By Joanne Michele - Middle East Correspondent for Safeworld
On 11th August, 2012 a series of powerful earthquakes struck the East Azerbaijan province in northwestern Iran. Although over 90 percent of the country falls within an active seismic zoneand therefore experiences earthquakes on a regular, near-daily basis, the August earthquakes were particularly devastating.
The death toll, as reported by official government sources, is over 300 and over 2,000 were reported injured. That those numbers have not been updated since several days after the quake, coupled with the initial denial of international aid, has led activists to criticize and question official accounts of the destruction.
In response to the denial [by the Iranian regime] of international aid, Iranian activists and ordinary citizens took it upon themselves to travel to the region to distribute aid, support and also to document the destruction.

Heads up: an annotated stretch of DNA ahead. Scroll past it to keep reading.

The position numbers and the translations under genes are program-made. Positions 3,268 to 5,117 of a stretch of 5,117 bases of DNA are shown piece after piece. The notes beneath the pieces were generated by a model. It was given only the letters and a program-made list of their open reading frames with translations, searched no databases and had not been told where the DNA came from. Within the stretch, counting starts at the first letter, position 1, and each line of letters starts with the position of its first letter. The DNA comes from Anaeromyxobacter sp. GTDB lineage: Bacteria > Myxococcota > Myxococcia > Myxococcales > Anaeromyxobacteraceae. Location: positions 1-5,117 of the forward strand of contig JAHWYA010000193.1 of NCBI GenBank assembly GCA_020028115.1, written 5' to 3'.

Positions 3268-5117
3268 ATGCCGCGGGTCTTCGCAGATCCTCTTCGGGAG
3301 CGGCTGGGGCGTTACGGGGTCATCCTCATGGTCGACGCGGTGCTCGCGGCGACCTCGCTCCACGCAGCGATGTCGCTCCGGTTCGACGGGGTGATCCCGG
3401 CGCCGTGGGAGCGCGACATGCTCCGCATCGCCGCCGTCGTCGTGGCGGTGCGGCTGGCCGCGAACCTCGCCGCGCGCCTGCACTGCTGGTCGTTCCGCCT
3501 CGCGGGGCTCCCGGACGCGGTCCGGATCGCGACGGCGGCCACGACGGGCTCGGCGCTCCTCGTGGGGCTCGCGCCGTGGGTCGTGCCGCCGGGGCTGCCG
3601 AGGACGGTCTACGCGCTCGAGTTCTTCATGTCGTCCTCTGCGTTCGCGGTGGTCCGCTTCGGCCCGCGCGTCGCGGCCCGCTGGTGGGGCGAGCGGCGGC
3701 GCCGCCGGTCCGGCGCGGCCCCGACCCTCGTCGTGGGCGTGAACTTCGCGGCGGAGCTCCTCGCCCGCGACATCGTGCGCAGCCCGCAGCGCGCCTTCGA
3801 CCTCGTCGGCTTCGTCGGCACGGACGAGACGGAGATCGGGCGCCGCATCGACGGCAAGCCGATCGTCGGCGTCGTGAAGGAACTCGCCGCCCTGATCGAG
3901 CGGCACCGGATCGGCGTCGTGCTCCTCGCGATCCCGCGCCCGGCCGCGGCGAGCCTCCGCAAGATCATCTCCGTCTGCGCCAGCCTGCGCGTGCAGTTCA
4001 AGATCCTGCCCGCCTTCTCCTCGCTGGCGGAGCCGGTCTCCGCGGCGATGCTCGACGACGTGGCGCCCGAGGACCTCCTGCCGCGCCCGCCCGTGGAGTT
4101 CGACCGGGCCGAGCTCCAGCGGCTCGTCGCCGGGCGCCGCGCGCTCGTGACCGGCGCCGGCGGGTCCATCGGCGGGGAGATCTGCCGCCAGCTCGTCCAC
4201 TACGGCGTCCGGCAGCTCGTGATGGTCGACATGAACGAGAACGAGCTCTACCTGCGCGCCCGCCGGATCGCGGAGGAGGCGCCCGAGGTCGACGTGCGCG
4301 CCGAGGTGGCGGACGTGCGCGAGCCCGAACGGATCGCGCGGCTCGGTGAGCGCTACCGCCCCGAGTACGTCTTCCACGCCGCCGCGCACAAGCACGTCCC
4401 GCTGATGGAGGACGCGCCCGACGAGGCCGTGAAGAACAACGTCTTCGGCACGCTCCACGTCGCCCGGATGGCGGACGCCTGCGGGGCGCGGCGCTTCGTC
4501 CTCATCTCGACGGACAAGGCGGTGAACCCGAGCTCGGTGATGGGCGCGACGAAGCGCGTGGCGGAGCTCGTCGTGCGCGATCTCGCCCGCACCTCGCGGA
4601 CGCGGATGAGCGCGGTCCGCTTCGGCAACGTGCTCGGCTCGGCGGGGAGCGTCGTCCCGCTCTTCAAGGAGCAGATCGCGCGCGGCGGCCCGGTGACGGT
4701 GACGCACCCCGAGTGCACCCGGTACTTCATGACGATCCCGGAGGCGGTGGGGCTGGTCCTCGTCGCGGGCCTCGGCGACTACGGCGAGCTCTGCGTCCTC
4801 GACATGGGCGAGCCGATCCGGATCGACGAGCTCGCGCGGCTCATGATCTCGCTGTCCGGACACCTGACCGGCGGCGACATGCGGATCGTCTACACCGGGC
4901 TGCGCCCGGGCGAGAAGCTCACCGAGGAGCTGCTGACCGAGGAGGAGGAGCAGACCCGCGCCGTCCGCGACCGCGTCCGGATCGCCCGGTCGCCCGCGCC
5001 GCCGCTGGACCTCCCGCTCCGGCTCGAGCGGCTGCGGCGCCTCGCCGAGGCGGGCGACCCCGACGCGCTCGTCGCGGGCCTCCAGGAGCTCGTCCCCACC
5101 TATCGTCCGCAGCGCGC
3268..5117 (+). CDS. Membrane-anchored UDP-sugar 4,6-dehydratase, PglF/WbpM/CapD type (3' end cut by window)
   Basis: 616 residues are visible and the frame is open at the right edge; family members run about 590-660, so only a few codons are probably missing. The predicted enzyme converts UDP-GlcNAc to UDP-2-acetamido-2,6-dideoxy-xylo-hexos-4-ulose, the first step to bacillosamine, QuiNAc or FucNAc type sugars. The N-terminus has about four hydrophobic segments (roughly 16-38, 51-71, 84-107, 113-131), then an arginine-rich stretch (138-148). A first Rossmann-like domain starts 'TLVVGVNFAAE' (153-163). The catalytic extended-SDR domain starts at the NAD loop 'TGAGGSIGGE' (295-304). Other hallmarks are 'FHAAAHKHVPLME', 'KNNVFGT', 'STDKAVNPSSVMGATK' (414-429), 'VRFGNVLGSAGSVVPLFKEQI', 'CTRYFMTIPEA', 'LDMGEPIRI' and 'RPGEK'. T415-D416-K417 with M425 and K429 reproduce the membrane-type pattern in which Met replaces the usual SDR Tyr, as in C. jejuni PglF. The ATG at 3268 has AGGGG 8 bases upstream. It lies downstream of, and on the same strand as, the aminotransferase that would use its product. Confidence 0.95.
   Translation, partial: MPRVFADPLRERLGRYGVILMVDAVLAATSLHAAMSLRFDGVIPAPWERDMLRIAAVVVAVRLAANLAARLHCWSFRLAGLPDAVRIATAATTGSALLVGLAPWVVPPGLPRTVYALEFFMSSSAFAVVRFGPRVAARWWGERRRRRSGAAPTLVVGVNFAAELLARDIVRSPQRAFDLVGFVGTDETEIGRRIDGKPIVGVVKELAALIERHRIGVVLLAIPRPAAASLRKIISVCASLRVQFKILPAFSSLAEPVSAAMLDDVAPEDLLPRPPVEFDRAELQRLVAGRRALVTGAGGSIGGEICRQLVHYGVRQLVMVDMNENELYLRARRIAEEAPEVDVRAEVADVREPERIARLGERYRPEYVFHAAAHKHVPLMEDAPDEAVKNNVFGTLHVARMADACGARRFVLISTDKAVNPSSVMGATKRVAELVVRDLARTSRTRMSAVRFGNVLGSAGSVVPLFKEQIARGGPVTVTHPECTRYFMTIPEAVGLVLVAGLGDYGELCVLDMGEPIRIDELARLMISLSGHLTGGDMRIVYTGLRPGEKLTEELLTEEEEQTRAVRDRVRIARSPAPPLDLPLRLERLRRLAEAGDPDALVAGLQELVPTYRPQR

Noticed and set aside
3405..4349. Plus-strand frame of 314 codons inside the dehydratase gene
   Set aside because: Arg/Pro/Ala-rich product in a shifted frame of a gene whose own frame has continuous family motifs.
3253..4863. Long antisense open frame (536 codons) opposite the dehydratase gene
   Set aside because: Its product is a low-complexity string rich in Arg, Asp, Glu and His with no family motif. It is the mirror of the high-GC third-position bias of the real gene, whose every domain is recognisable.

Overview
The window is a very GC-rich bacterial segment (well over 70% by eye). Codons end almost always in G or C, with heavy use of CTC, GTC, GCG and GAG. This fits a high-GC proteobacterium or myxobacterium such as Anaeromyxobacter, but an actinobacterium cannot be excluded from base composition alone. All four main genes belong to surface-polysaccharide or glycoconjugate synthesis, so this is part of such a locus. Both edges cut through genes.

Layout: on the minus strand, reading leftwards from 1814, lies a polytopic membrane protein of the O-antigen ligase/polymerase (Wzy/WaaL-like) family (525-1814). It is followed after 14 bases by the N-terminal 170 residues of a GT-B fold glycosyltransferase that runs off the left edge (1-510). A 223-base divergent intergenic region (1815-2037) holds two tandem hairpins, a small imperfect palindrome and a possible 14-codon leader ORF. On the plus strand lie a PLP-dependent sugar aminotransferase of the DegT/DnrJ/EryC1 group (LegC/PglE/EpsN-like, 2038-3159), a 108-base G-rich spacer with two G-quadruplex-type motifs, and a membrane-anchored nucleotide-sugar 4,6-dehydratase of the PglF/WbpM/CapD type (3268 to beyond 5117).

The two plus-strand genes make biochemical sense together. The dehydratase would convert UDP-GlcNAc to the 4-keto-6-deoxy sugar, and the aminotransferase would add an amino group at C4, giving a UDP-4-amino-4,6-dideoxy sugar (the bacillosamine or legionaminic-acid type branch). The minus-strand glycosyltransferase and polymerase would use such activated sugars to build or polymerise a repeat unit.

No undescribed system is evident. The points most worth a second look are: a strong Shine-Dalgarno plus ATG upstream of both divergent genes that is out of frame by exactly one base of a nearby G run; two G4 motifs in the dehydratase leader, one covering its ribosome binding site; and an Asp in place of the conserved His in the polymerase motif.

Ten of the activists were later released on bail but the rest were transferred to the Central Prison of Tabriz, the capital of the province.
There are additional reports that some have since been taken from that prison by Intelligence Ministry official, and their whereabouts and condition remain unknown.
Despite the danger, including that of aftershocks and additional small quakes that continue to be felt in the region, Iranians remain dedicated to telling the stories of the quake victims.
In response to public pressure and the opening of international aid channels, the U.S. Treasury Department issued a general license to NGOs, allowing them to collect and distribute donations despite U.S. sanctions.
In view of the ongoing impact of the devastation, the licence has recently been extended to November 19th 2012.